My sister was getting married, my father was in hospital – and I realised my relationship was over – The Guardian

My sister was getting married, my father was in hospital – and I realised my relationship was over – The Guardian

My sister got married at Christmas so she wouldn’t have to bank on good weather. This is a very my-sister rationale: like her father before her, she is a worrier. She tries to contain her anxiety by planning for the worst.

The night before the wedding, my father fell on the stairs. My mother was unable to move him by herself and had to call her cousins for help. That night, she accepted what the rest of us had known for some time: she could no longer care for him at home. She had tried, but it was becoming dangerous for both of them.

After the fall, he remained bed-bound and never walked again. My sister went to see him on her way to the church. I waited in the car, fighting the irrational belief he had somehow done this on purpose. Of course, no one develops vascular dementia deliberately. Even so, he had managed to rearrange the dynamic of the day so that the bride was travelling to pay her respects to him, rather than the other way round.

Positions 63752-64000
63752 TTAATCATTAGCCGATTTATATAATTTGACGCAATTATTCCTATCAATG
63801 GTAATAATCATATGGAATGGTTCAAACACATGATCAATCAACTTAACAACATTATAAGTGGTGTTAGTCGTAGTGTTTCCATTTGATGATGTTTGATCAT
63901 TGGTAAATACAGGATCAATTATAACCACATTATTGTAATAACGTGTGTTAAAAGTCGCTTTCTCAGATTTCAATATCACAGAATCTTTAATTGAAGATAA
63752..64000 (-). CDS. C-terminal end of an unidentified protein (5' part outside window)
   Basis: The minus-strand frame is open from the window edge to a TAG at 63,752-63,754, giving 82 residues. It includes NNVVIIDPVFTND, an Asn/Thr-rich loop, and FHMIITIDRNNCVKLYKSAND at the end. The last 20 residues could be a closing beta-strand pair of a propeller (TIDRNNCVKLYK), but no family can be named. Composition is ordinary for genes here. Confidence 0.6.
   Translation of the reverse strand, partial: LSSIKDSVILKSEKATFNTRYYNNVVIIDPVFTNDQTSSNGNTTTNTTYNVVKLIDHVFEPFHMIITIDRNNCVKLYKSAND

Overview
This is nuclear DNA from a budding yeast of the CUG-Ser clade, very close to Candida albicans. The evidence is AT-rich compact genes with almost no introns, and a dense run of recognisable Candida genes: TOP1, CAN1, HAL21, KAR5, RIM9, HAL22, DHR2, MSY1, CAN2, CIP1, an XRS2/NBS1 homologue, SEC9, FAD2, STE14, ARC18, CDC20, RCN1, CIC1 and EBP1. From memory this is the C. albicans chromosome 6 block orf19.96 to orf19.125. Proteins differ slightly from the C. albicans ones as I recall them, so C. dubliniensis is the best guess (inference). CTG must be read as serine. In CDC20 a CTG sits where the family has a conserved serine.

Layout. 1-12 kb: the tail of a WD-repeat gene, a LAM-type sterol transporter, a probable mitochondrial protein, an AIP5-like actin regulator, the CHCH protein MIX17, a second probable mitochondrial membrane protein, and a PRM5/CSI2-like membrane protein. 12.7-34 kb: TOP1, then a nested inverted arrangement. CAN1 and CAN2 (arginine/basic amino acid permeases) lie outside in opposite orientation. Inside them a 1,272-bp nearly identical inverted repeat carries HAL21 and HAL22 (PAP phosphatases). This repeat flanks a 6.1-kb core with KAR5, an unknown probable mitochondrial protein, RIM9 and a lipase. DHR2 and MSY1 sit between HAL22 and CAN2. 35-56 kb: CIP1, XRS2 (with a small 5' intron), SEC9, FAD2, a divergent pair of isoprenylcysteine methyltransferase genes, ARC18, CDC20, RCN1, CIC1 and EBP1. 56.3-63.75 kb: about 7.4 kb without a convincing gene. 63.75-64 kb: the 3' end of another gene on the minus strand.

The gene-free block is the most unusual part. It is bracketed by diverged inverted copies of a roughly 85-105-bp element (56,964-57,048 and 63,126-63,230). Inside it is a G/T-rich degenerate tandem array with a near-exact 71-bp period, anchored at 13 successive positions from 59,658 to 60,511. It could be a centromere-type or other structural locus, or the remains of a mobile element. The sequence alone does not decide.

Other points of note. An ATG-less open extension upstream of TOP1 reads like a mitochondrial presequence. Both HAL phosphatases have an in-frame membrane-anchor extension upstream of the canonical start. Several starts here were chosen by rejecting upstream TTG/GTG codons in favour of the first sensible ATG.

My father’s moods once had an almost mythic power. A lifelong hypochondriac, he never talked about his feelings but expressed them through a range of psychosomatic symptoms. He especially hated our mother going out without him, and would get crippling stomach cramps in the hours before her departure.

Curiously, when he did become ill, he didn’t notice. Perhaps this was because the disease was laying waste to his cognitive function. By the time my sister married, he couldn’t walk, or eat without help, or talk in proper sentences. His decline looked particularly precipitous to me because I was living in London, so didn’t see him all that often. Every time I visited, it seemed he’d lost another skill. It was like having a new baby in the family, only backwards.

And so it was that my mother had to walk my sister down the aisle. We huddled together in the porch, our breath coming out in pale plumes. The day was clear and very cold. The grass outside was tipped with frost. My sister was nervous, but the right kind of nervous – big-match butterflies rather than churning dread.

Covertly, I scanned the congregation for my boyfriend. I had asked my sister to make him an usher, to compensate for the fact that my ex had been invited to the wedding. It hadn’t worked; he was still angry. He rarely lost his temper in public, but I knew the signs a tantrum was in the post: compression around his temples, a muscle going in his jaw. There was no statutory limit on how long he might nurse this particular grievance. But sooner or later, the bill would come in.

The couple exchanged their vows. They promised to love each other, in sickness and in health. My sister came back down the aisle, on the arm of her new husband. They both …….